Deep touch pressure is an approach that is based on the idea that this type of stimulation is relaxing. It has been used to work with anxiety in people who have disorders associated with sensory perception or anxiety and other psychological disorders. DTP has several benefits. It is easy to implement. It is non-invasive and does not require significant time or effort investments on the behalf of the client. It can be effective and improve anxiety according to research.
The weighted blanket is a therapeutic intervention within the DTP approach. The blanket can indeed help regulate and reduce anxiety and using the blanket have a significant effect on the brain. It promotes activity in the parasympathetic system, which is part of the autonomous nervous system.
We have two systems, the sympathetic and the parasympathetic. The sympathetic system is in charge of the fight-or-flight response. When we perceive something to be dangerous, the system activates and changes the arousal levels of our body. This means that our heart rate rises, our breathing becomes faster and more shallow, our pupils dilate, and so on.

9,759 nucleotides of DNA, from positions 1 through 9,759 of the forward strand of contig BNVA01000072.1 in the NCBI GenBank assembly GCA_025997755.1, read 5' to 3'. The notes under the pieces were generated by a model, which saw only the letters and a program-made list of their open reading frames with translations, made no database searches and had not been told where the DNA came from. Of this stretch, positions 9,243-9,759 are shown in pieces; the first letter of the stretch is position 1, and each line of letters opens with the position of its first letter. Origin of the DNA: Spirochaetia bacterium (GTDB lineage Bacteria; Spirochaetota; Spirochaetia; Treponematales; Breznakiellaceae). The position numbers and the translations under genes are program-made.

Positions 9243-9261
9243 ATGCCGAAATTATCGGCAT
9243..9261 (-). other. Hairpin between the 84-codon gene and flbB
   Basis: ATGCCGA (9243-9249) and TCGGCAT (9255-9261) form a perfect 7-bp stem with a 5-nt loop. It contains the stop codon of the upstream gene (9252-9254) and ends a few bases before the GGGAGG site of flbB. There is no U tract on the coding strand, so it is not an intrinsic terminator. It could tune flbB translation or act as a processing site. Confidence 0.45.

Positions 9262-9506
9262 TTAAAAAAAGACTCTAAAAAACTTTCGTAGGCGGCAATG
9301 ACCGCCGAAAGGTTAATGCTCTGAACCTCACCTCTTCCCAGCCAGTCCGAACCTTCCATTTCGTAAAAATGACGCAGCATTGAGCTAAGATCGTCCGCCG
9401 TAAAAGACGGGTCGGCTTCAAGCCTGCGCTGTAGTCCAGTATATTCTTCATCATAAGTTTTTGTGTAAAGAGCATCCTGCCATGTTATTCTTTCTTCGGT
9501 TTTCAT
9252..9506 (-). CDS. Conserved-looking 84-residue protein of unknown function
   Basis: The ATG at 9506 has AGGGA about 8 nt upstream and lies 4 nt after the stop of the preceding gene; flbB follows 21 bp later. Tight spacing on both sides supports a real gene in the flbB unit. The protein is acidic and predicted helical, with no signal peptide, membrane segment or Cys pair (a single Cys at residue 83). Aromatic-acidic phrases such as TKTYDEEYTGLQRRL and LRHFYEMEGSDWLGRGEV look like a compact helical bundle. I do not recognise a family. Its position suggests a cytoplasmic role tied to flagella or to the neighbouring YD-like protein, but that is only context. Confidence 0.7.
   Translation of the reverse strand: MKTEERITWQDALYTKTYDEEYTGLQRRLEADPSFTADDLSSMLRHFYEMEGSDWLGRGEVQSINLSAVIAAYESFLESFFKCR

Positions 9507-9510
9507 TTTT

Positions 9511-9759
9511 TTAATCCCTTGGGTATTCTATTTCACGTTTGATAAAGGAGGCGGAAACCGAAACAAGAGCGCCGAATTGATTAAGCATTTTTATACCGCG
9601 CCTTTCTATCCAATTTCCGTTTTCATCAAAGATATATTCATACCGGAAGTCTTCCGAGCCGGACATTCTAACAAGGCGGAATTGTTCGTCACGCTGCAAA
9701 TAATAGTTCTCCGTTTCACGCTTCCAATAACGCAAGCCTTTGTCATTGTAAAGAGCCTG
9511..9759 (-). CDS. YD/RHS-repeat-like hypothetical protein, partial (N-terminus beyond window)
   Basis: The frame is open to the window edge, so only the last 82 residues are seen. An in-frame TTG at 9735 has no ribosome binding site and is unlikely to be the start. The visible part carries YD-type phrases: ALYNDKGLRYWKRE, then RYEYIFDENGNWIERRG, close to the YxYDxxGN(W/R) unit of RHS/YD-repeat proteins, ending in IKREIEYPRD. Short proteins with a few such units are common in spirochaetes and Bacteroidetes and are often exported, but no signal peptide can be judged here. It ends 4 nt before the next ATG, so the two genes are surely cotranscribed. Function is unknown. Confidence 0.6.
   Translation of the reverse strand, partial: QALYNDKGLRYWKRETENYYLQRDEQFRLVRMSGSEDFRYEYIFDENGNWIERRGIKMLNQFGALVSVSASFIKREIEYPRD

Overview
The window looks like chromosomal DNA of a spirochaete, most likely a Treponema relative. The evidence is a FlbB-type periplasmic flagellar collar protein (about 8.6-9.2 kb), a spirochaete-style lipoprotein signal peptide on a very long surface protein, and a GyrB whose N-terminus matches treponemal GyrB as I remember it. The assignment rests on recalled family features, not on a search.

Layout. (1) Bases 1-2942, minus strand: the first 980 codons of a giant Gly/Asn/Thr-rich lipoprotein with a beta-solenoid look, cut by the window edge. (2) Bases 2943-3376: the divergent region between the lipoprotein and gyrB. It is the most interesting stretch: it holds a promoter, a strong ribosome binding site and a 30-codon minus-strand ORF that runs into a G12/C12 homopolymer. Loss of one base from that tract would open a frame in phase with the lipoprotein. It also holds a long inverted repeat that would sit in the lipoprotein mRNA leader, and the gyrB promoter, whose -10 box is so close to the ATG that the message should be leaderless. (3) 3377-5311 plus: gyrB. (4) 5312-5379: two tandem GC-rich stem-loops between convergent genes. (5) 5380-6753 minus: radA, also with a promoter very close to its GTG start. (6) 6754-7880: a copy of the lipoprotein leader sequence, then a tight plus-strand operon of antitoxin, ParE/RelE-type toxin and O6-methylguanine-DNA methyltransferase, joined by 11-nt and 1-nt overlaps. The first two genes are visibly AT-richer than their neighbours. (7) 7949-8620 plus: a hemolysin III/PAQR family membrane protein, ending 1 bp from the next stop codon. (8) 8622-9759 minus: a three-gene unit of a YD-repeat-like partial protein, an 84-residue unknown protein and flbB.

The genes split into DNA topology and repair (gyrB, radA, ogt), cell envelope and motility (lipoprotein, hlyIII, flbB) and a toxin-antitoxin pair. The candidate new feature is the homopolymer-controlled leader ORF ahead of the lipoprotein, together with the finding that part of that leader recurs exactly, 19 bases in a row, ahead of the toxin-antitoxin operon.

These changes occur frequently when we experience anxiety, because, in the case of anxiety disorders, we tend to evaluate different type of stimuli as dangerous, which means that our body responds to them by activating the sympathetic system…
…however, the sympathetic system should not be active for long. It is meant to be activated when there is danger but not for prolonged periods of time, because it is stressful and tiresome for the body.
The parasympathetic system has the opposite effect. It is the system in charge of restoring balance to the body and shutting off the sympathetic system when the dangers are passed. The parasympathetic system can be activated by signals that there is no danger. For example, changing one’s breathing consciously can be a way of activating this system.
The weighted blanket increases activity in the calming part of our nervous system